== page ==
Thursday, August 13, 2009

A blessing in disguise

A blessing in disguise
Thursday, August 13, 2009
By Rocky Marks
Carl Durocher
An unsafe motorcycle is better off put in park.
Summertime and my motorcycle have been really good to me. I have been racking up the miles, enjoying the sights, sounds and smells of Pittsburgh and having the time of my life. In fact, my schedule was booked solid with rides all the way through the end of September.

I planned on riding down the East Coast to meet my family at Hilton Head, S.C., for a week of fun in the sun. I had a few runs to go on with my dad, and my wife and I were going to take an extended weekend trip. I even planned on taking my Harley to my 15-year class reunion to give some of my friends' kids a ride.

That all changed a few weeks ago when I injured my shoulder. At first I didn't think anything of it. It felt as if I had pulled a muscle, as I've done before with other muscles, and they have all since healed. This injury was different. About two weeks ago, I went for a ride on my bike, and by the time I reached my destination I was almost in tears. My shoulder was throbbing. In addition to the shooting pain in my shoulder, my arm became numb and tingly. I thought to myself, "This can't be good."

I went to see my primary care physician and he gave me some news that no motorcyclist wants to hear. He told me that I had to put my bike away. What? Dr. Mark is an avid Pittsburgh Rides reader, and he knows how important riding my bike is to me. Was he not aware of the fact that we are in peak riding season? Did he not know that I was trying to set a new record for how many days I could ride my motorcycle into work while leaving my car at home?

All of that didn't matter to him. He was concerned about my health and my recovery time. He looked me in the eye and said that my time in the saddle was over for a few weeks if not months. He told me that pending the outcome of my MRI, it could be at the very least six weeks.

Six weeks? It's as if I'm a child all over again and grounded by my parents. I can remember having to give up my bicycle for a day or two but never for six weeks. That's a long time. In six weeks, my vacation will have come and gone, my kids will be back in school, and the leaves will be starting to change colors.

My bike was due for service, so our driver at the shop came to my house pick up my bike. I figured I may as well get it done while I'm on the sidelines, right?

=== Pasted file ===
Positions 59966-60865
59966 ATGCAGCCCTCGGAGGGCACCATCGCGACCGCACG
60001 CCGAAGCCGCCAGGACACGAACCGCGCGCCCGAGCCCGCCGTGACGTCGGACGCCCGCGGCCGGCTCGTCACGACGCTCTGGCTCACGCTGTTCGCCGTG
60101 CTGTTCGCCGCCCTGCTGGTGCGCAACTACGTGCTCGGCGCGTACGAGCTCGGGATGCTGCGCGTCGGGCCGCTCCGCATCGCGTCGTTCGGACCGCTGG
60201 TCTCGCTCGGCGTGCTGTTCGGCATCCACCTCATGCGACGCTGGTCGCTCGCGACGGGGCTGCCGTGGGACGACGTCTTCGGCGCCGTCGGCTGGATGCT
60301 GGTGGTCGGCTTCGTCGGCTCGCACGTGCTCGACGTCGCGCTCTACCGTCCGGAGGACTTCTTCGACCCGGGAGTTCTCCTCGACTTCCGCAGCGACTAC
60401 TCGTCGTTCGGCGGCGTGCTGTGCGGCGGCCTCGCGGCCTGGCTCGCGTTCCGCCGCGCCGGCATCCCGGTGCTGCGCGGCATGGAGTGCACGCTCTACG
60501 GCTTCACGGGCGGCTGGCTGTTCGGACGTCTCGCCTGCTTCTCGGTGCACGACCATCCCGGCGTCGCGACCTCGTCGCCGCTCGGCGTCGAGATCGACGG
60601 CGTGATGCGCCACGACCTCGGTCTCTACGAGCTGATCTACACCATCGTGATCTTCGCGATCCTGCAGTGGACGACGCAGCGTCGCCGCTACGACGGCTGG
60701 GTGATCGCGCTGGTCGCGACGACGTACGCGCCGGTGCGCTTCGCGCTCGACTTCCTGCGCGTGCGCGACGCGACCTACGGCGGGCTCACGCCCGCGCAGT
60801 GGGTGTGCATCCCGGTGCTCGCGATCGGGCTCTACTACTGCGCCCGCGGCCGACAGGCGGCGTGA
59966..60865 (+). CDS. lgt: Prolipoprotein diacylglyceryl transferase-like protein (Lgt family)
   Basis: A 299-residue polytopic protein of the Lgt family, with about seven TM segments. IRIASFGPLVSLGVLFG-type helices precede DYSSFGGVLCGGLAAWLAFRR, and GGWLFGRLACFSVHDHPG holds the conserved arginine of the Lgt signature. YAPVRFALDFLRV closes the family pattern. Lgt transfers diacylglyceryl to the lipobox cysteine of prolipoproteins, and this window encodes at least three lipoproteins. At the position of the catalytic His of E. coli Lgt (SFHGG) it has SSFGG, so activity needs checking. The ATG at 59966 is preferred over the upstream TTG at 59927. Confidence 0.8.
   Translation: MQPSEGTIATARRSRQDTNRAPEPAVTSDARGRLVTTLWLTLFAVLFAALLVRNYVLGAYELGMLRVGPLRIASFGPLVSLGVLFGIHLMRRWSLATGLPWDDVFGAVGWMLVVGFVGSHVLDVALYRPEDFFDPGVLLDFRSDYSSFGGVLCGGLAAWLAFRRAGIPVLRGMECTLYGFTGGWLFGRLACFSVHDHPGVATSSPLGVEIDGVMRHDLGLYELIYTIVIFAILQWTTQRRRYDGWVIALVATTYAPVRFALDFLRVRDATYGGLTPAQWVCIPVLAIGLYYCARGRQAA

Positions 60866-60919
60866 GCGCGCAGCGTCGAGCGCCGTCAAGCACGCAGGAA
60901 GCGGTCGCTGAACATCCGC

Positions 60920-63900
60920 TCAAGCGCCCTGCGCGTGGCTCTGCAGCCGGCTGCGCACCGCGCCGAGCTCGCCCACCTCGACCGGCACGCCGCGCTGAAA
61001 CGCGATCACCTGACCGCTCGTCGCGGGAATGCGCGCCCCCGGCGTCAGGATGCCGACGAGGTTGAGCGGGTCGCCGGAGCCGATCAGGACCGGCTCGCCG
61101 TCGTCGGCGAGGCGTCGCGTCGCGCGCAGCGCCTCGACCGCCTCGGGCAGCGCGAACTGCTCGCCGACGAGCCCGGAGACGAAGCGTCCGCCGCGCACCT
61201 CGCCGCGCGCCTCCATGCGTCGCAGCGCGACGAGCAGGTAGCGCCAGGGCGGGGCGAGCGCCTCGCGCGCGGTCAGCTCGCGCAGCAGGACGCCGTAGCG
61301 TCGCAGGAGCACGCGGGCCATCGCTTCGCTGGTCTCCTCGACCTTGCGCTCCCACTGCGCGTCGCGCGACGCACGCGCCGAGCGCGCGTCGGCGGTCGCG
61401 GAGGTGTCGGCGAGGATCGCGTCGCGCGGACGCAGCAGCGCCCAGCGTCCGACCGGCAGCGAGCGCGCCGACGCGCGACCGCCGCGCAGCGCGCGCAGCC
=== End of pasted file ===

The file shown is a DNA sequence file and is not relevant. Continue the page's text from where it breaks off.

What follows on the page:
He tried to start my bike, but it wouldn't even turn over. The battery was fine. The security lights kept flashing, and he and my wife tried everything to get it disarmed while talking to me over the phone. Finally, he decided to just coast it down the driveway and into the back of the trailer.

When he arrived at the shop, I went up to the trailer and took my set of keys over to the bike. The security disengaged, and it started up with no problems at all.

Meanwhile, a very good friend of mine wanted to try a bigger bike, so I offered him my bike once it was fixed. Upon completion of the service, the tech found a problem with the front wheel bearings that I hadn't noticed. The service manager also took it for a ride, and he reached the same conclusion. It turns out that my front wheel bearings were bad, and my bike isn't rideable until it can be repaired.

For those who don't know, a malfunctioning wheel bearing can cause one of two things to happen, and neither scenario is pretty. The first is a severe wobble that could throw a bike out of line around a corner and send the driver straight into a tree or, worse yet, into the oncoming lane. The second scenario is the result product of metal on metal grinding inside the axle, which could eventually lead to the front wheel seizing. Can you imagine locking up your front wheel at 65 mph?

As I sit back and reflect on the past few weeks of my life, obviously I have mixed feelings. In a way I'm thankful that I hurt my shoulder because I might have avoided serious injury through a potential problem with my front wheel bearings.

In another way, I look back at the security issue, and the discovery of the wheel bearings, and I can't help but wonder that because I'm so close to my bike that it didn't want anyone else to ride it while I was recovering.

Yes, I know that it's a silly thought, but motorcyclists are funny that way. It has been said that our bikes are an extension of our personalities. Until recent events, I didn't realize how true that statement really was.

Ride and write

Welcome to Pittsburgh Rides, our regular feature on motorcycling. Here we bring you the latest in rides, trends and events, but we need your input. We're looking for voices from the local biking community willing to share (in roughly 500 words) your experiences on the road and what you think is hot on wheels.

? Send your story or pitch to Weekend editor Scott Mervis at

? What and where do you ride? What's your favorite biker song, book, event or gear? Do you wear a helmet? Send the answers to our Burning Questions to the same address and include your name and neighborhood.

The writer is operations manager at Hot Metal Harley-Davidson in West Mifflin and host of the radio show "On the Road With Rocky," which airs Saturdays at 7 a.m. on WEAE 1250 AM.
First published on August 13, 2009 at 12:00 am

Read more: